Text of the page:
Six try Sotland ease past Japan at Murrayfield

Scotland kicked off their Autumn Internationals with a six try 42-17 victory over Japan at Murrayfield on Saturday.

Scotland survived two second half scares but managed to get their International
season off to a winning start against a plucky Japanese side.

The Scots led 11-3 at half time but tries by left wing Kenki Fukuoka twice
pegged back the gap to a single point before the hosts pulled clear with four
tries in the final 25 minutes.

Scotland bagged six tries in all, wing Tommy Seymour claiming a brace on his
home debut and Greig Laidlaw, Alasdair Dickinson, Duncan Weir and Sean Lamont
also crossing the opposition whitewash.

The Scots lined up without the injured Stuart Hogg and Tim Visser, Maitland
switching from the wing to full-back and Lamont and Seymour filling the vacant
berths out wide.

Seymour, born in Nashville, Tennessee, was making his first home start for
his mother’s native country, as was his Glasgow team-mate, lock Tim Swinson,
both having been blooded on the summer tour to South Africa.

It was the Scots who made the better start, putting the ‘Brave Blossoms’ on
the back foot from the off. They took the lead in the seventh minute, scrum-half
Laidlaw landing a penalty from the right after the Japanese front row were punished
for failing to bind correctly.

Japan might have struck back but after building some promising attacking momentum
the move came to a juddering halt when centre Craig Wing was shunted backwards
by Swinson.

Thereafter, the Scots regained the upper hand. Laidlaw sent a second penalty
attempt, from wide on the right, slamming into the near post in the 17th minute
but five minutes later the Edinburgh player made amends with his third pot at
the posts, doubling the home lead to 6-0.

It took Scotland half an hour to fully get into the attacking groove but they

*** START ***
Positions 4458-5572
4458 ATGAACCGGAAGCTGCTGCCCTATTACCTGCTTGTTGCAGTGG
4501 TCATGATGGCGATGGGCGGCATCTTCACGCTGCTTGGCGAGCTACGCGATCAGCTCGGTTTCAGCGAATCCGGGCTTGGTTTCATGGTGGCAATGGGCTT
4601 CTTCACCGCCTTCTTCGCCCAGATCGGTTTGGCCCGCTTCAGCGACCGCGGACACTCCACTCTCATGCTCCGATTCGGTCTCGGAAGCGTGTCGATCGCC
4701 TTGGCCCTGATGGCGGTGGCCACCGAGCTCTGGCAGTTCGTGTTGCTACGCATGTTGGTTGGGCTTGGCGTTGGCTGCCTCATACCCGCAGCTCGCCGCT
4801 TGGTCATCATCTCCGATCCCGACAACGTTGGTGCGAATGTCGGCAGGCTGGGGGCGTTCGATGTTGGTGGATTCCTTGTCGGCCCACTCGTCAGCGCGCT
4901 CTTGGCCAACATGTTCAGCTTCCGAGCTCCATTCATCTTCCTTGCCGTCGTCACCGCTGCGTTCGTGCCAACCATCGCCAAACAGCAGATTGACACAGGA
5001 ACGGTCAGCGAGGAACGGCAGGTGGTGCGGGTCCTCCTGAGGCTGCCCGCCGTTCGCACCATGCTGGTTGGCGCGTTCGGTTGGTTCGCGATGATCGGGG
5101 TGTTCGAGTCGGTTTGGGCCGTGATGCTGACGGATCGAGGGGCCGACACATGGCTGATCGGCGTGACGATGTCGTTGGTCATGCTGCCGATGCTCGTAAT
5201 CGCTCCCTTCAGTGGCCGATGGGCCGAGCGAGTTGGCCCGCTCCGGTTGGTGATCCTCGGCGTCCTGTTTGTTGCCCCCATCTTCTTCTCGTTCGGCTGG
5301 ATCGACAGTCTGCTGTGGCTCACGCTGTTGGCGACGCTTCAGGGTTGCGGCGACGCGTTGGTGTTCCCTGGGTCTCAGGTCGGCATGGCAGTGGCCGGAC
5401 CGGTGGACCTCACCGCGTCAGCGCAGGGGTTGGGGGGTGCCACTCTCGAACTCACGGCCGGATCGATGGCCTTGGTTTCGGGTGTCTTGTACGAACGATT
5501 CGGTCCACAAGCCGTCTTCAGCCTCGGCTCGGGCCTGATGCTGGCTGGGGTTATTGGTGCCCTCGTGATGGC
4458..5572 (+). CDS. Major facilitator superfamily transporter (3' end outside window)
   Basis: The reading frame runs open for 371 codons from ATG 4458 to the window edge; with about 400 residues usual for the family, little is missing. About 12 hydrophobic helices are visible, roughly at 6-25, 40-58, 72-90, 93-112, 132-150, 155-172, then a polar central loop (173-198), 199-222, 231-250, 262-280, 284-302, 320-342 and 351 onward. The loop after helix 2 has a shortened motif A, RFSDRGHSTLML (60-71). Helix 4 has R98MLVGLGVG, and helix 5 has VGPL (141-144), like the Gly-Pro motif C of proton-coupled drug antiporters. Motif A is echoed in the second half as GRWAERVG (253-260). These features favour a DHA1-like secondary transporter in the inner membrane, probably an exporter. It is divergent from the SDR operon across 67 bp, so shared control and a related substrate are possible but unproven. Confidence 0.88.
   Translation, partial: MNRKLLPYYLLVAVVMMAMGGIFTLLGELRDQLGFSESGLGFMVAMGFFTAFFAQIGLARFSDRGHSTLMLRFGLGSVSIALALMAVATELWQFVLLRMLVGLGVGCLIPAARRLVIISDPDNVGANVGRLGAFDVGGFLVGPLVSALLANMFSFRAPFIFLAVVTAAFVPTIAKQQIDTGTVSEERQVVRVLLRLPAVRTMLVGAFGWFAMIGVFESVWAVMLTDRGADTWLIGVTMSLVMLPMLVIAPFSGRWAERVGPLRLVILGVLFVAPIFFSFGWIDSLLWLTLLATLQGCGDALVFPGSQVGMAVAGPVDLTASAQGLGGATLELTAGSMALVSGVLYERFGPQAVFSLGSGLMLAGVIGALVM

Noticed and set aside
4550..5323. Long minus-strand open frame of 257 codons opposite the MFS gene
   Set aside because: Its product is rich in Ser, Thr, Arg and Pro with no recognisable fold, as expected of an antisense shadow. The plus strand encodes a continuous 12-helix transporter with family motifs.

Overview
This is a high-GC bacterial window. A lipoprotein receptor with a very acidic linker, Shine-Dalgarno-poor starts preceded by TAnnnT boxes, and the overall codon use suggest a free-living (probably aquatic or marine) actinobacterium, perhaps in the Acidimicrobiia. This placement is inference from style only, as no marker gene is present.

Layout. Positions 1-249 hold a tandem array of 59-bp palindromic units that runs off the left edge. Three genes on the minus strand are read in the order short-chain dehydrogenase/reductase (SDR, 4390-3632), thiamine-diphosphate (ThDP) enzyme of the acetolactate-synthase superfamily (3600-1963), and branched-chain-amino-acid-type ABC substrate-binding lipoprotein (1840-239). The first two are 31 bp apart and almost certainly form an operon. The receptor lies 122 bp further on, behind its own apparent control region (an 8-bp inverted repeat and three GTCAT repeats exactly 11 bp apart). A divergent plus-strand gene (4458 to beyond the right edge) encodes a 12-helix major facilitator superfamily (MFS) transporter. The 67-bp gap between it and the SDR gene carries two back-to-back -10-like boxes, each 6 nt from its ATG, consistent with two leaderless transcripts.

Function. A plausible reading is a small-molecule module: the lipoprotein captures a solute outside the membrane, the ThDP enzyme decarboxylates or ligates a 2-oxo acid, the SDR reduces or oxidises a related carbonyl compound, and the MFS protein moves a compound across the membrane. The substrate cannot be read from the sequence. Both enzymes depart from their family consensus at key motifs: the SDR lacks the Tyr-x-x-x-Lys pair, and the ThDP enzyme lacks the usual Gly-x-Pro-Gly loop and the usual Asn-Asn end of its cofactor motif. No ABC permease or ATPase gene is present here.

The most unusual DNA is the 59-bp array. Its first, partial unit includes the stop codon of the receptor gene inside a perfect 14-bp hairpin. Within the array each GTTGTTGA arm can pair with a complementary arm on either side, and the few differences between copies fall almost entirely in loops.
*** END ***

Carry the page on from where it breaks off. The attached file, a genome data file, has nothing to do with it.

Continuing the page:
did so with a vengeance, Maitland making a half break on the left before play
was switched to the right and drives by Swinson and David Denton set up Seymour
for a score in the corner.

Laidlaw pushed the conversion wide, though, and after full back Ayumu Goromuru
nailed a 37th minute penalty for Japan, Scotland had to settle for an 11-3 half-time
lead when Lamont followed up a dazzling break by Nick De Luca to cross the try-line
– only for the score to be chalked off by television match official Marshall
Kilgore because of blocking by Swinson.

Japan cut the gap to 11-10 three minutes into the second half. Fukuoka scored
in the left corner, finishing off a move launched by scrum-half Fuimaka Tanaka
and Goromuru converted.

There were sighs of relief when Laidlaw dived over to score from a close range
ruck four minutes later. His successful conversion made it 18-10 to Scotland.

Again, Japan hit back, Goromaru punching a hole in the home defence and Fukuoka
scooting over for his second try on the right. Goromura’s conversion closed
the gap to 18-17.

Then it was Scotland’s turn again. Jackson sent a long looping pass out to
the right and Seymour crossed for his second try.

Laidlaw missed the conversion but Scotland maintained their momentum, replacement
prop Dickinson scoring under the posts in the 64th minute and Laidlaw adding
the conversion to make it 30-17.

Five minutes later replacement fly-half Weir squeezed over to score in the
left corner.

Then, with two minutes remaining, Lamont touched down a loose kick and Weir
converted to complete an ultimately comfortable victory.

Final Score Scotland 42 (11) Japan 17 (3)

Scorers

Scotland
Tries – Seymour (2), Laidlaw, Dickinson, Weir, Lamont
Pen – Laidlaw (2)
Con – Laidlaw (2), Weir
Drop –

Japan
Trie

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